Technique Finds Hard-to-Spot Breast Tumors

A new system nimbly finds tumors masked by dense breast tissue that mammograms ordinarily can't spot - and at half the cost and with a vastly lower rate of false positives. The technique, known as Molecular Breast Imaging (MBI), is especially targeted at the nearly one-fourth of women above 40 who have dense breast tissue, which allows malignancies to lie hidden until it's too late. What's done with MBI is simply to inject a radioactive tracer into the breast. It's absorbed by the cancer cells, and the resulting "glow" is picked up by special cameras. The body excretes the tracer within a day.

Recent research done at the Mayo Clinic on 940 women at high risk for breast cancer discovered 13 tumors in 12 women. Of these, MBI detected 10 of them, while mammograms detected only three. Two of the tumors were spotted by both MBI and mammography, leaving two undetected. The latter two came to light later, with the passage of time.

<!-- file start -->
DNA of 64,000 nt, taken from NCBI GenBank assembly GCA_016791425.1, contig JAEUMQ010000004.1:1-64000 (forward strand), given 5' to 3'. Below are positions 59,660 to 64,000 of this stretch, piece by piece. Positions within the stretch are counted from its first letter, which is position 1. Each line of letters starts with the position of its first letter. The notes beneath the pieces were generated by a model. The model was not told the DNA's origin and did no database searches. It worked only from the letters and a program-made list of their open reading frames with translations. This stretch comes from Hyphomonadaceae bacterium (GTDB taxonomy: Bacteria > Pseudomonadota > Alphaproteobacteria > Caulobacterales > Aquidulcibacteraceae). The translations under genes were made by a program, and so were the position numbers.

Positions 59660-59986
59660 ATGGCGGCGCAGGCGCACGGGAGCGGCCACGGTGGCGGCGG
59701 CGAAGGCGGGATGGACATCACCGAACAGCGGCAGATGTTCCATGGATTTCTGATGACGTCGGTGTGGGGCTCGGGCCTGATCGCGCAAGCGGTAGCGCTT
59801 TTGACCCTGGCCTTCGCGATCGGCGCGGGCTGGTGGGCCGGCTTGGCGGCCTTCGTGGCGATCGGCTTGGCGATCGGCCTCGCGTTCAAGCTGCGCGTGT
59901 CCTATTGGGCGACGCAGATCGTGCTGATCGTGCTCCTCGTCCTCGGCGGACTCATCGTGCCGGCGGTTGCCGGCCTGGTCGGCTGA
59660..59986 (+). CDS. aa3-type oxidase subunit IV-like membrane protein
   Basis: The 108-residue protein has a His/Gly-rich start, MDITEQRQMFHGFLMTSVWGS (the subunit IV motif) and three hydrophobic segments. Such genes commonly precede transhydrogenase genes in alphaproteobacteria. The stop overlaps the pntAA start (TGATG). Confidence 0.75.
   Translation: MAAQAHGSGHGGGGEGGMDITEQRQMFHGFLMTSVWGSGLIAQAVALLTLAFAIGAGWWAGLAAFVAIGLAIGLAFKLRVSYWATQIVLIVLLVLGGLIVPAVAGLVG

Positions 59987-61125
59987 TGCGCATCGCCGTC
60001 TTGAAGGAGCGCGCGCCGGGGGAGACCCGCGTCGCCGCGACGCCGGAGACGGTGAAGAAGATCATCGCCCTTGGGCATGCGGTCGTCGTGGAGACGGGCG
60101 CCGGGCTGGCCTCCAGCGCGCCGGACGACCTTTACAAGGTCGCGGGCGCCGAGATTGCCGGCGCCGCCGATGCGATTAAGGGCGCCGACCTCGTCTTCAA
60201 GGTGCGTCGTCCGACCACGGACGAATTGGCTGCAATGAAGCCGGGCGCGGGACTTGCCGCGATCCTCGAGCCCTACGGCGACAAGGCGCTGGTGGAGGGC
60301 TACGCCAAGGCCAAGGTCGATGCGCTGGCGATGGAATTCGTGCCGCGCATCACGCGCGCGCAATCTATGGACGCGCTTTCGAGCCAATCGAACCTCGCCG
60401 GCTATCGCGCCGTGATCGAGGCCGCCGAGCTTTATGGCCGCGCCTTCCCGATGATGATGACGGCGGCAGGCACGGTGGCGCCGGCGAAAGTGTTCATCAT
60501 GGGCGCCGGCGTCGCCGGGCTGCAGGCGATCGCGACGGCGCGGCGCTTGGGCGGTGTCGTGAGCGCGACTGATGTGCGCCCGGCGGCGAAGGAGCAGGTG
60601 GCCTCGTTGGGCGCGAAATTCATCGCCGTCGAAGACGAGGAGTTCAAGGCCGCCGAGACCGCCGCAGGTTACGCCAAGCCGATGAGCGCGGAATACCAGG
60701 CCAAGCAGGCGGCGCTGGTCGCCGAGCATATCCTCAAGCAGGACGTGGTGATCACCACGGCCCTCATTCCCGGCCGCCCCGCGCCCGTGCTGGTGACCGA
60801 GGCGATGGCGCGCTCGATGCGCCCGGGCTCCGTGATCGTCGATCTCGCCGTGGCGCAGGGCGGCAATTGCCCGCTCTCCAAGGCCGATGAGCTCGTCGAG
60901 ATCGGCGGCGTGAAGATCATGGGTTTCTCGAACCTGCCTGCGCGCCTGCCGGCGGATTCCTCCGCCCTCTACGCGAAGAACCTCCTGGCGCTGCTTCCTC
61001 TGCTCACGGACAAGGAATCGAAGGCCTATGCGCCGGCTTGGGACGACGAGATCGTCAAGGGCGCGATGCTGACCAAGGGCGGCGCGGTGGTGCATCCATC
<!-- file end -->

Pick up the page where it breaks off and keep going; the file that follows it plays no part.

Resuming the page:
"We all know that mammography is, in and of itself, an imperfect tool, and we clearly need to do better in the future," said Dr. Eric Winer of the Dana-Farber Cancer Center in Boston, a spokesman for the study.

In addition to mammography's poor track record in dense-breast-tissue women, the procedure is plagued with false positives, leading to many fruitless biopsies. Breast cancer is the second-most common cancer in the world. (The most widespread is lung cancer.) Cancer of the breast is the world's fifth-most common cause of cancer mortality.


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